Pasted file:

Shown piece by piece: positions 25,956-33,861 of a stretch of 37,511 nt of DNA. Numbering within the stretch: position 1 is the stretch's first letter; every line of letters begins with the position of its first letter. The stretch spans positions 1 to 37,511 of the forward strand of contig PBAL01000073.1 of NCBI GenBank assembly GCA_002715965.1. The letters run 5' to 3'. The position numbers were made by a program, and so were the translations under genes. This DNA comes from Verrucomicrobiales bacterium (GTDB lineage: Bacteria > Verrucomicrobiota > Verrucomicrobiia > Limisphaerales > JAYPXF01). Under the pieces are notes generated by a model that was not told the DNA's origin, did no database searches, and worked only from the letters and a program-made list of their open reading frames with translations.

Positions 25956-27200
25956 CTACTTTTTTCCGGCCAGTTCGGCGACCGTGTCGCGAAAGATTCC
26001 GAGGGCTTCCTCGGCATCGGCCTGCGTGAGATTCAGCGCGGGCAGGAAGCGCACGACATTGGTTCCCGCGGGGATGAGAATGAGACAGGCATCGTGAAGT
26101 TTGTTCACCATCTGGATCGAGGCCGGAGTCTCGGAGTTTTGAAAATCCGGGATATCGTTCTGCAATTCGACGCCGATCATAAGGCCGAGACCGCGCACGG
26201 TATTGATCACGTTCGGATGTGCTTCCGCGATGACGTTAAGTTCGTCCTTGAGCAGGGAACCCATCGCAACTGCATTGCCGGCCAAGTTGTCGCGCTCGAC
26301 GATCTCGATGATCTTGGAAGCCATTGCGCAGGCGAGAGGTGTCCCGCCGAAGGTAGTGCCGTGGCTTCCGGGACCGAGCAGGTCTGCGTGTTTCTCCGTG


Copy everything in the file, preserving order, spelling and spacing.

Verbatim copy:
Shown piece by piece: positions 25,956-33,861 of a stretch of 37,511 nt of DNA. Numbering within the stretch: position 1 is the stretch's first letter; every line of letters begins with the position of its first letter. The stretch spans positions 1 to 37,511 of the forward strand of contig PBAL01000073.1 of NCBI GenBank assembly GCA_002715965.1. The letters run 5' to 3'. The position numbers were made by a program, and so were the translations under genes. This DNA comes from Verrucomicrobiales bacterium (GTDB lineage: Bacteria > Verrucomicrobiota > Verrucomicrobiia > Limisphaerales > JAYPXF01). Under the pieces are notes generated by a model that was not told the DNA's origin, did no database searches, and worked only from the letters and a program-made list of their open reading frames with translations.

Positions 25956-27200
25956 CTACTTTTTTCCGGCCAGTTCGGCGACCGTGTCGCGAAAGATTCC
26001 GAGGGCTTCCTCGGCATCGGCCTGCGTGAGATTCAGCGCGGGCAGGAAGCGCACGACATTGGTTCCCGCGGGGATGAGAATGAGACAGGCATCGTGAAGT
26101 TTGTTCACCATCTGGATCGAGGCCGGAGTCTCGGAGTTTTGAAAATCCGGGATATCGTTCTGCAATTCGACGCCGATCATAAGGCCGAGACCGCGCACGG
26201 TATTGATCACGTTCGGATGTGCTTCCGCGATGACGTTAAGTTCGTCCTTGAGCAGGGAACCCATCGCAACTGCATTGCCGGCCAAGTTGTCGCGCTCGAC
26301 GATCTCGATGATCTTGGAAGCCATTGCGCAGGCGAGAGGTGTCCCGCCGAAGGTAGTGCCGTGGCTTCCGGGACCGAGCAGGTCTGCGTGTTTCTCCGTG